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Current Affairs

October 20, 2014

"Rachel Carson's Deadly Fantasies"

Thanks to the rank bias of teachers of "environmental science" today's high schools students are unlikely to know the enormous damage Silent Spring did. Show them this.

"Culture Wars All the Way Down"

Jonah Goldberg at the top of his form. Half funny, half original, insightful analysis. Even though this column depreciates economics a bit, it's a good argument. And I really like his discussion of "wedge issues".

So the other day I was on Fox talking about the minimum wage, or rather I was on Fox to talk about the politics of the minimum wage. I made the point I’m about to make right now. The reason Democrats are always trying to raise the minimum wage is so they can get Republicans to vote against the minimum wage, a point others have made in the past (including, I recently learned, Kevin Williamson in this excellent primer on the issue). More broadly, the minimum wage is a wedge issue for Democrats. The fact that it is at best an insignificant and silly idea and at worst really terrible economics is entirely beside the point.

When I first started following politics in a serious way, “wedge issues” were terrible, no good, very bad things. David Broder, Tom Edsall, Eleanor Clift, and others would decry the use of wedge issues — race, abortion, patriotism, etc. — because they “divided” Americans. What this really meant was they divided the enduring Democratic coalition, separating out working-class whites and other constituencies moving rightward with Reagan. Looking through the hundreds of stories on Nexis from the late 1980s and early 1990s on the sinister exploitation of such issues is really a lot of fun. Here’s a headline from a 1989 Edsall piece in the Washington Post: “GOP Honing Wedges for Next Campaign; Party Aims for Partisan Advantage by Making Corruption, Drugs and Crime Divisive Issues.”

Good lord! Will those Republicans stop at nothing to win elections? 

"Ebola Comes to America: Krugman & Stiglitz Must Be Delighted"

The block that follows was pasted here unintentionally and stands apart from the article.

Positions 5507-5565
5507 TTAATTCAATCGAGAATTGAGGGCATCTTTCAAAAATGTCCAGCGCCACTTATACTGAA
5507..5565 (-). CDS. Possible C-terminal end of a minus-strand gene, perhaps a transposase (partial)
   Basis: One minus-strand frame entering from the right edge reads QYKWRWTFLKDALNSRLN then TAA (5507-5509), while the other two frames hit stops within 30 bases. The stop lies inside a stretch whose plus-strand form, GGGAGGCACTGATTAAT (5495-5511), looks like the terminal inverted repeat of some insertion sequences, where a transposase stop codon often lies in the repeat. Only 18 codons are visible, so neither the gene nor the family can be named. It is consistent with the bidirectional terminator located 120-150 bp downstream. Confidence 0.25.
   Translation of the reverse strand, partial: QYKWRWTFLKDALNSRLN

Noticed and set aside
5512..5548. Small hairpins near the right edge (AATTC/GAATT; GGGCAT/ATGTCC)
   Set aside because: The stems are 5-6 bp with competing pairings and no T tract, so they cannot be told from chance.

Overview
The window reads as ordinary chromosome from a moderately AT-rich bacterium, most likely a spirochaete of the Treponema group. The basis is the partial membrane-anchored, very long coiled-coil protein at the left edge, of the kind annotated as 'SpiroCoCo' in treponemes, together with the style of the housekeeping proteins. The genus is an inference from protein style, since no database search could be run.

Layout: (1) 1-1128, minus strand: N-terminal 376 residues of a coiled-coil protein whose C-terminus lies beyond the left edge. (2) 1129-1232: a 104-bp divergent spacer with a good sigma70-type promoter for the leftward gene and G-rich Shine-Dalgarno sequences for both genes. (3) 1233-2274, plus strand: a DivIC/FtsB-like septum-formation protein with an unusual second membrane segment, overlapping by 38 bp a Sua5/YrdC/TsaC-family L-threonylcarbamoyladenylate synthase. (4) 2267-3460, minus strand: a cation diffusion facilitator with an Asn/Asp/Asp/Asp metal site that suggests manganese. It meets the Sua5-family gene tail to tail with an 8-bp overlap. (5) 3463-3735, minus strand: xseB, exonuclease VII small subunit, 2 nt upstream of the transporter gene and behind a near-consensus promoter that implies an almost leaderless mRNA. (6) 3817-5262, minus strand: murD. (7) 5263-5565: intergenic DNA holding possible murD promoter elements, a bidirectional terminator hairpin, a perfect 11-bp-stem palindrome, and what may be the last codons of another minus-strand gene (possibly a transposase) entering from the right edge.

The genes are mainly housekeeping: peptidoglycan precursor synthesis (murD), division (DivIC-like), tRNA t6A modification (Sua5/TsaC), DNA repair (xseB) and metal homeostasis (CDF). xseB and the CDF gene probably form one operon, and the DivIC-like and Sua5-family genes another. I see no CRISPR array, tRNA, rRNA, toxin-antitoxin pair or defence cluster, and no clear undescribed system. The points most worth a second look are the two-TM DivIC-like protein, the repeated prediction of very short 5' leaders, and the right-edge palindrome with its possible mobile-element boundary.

This is mean, nasty, over the top, and I liked every word of it.

"Fed up with the GOP Establishment? That's no reason to stay home on Election Day"

I concur.

And don’t just vote, but make sure others cast the right vote as well. Here’s why:

First and foremost, the right to vote should never be taken for granted. It is a gift and one we should cherish. It should not be tossed aside. No matter how disappointed we feel about our choices, we must make the best possible choice among the options.

Apathy is a luxury we can’t afford. If we want to grumble about RINO’s, the RNC, and establishment Republicans, that shouldn’t stop us from voting. Grumbling and voting aren’t mutually exclusive. Should anyone decide to express some choice words in the voting booth, save the best for Harry Reid. (More on Harry later.)

Frustration and anger + withhold my vote = lesson learned by the GOP is not a realistic equation, satisfying as it may feel, emotionally.

"Amazon Must Be Stopped"

The editor of New Republic thinks Amazon is a monopoly.

Many people reply effectively. Here are three.

Annie Lowrey, New York: "Amazon is Not a Monopoly".

Joe Nocera, New York Times[!]: "Amazon Plays Rough. So What?"

Reihan Salam, Slate: "In Praise of Amazon".

 

"Shale Boom Has America Sitting Pretty"

As the kids used to say, "No duh!"

Cheap energy is key for economic growth, and a glut of natural gas is leading to a kind of small renaissance in American manufacturing, especially in energy-intensive industries. More fracking means more gas, lower prices, and growth potential for firms that use that gas.

"Emma Watson And The Chamber Of Feminist Conundrums"

I particularly like the suggestion that Ms. Watson "needed a giant “FIRST-WORLD PROBLEMS” sign behind her at this UN speech".

October 19, 2014

A new low for the mainstream mass media

The Washington Post, 10/16: "Want to feel better about Ebola? This (massive) chart should do the trick."

We wanted to come up with a way to represent the true scale of Ebola in the United States. So we made the graphic below, which depicts over 310 million tiny icons of people, three of whom are colored red to represent Duncan and the two people he infected. Our challenge to you: find the three people.

I'm not making this up. Click on the link if you don't believe me.

At least one writer and at least one editor at The Washington Post felt that to make the point that 2 is a really, really small percentage of 310,000,000, they needed to present a graphic

Do they think their readers are all five-year-olds?

"Unable to Meet the Deductible or the Doctor"

In the New York Times, no less.

Three cheers for Obamacare!

October 18, 2014

"$39,643,352 Worth of NIH Funding That Could Have Gone to the Ebola Vaccine"

Yes, I think that there are more important uses for the NIH's money than finding out "why fat girls have a tough time getting dates" and putting on "fruit and vegetable puppet shows for preschoolers".

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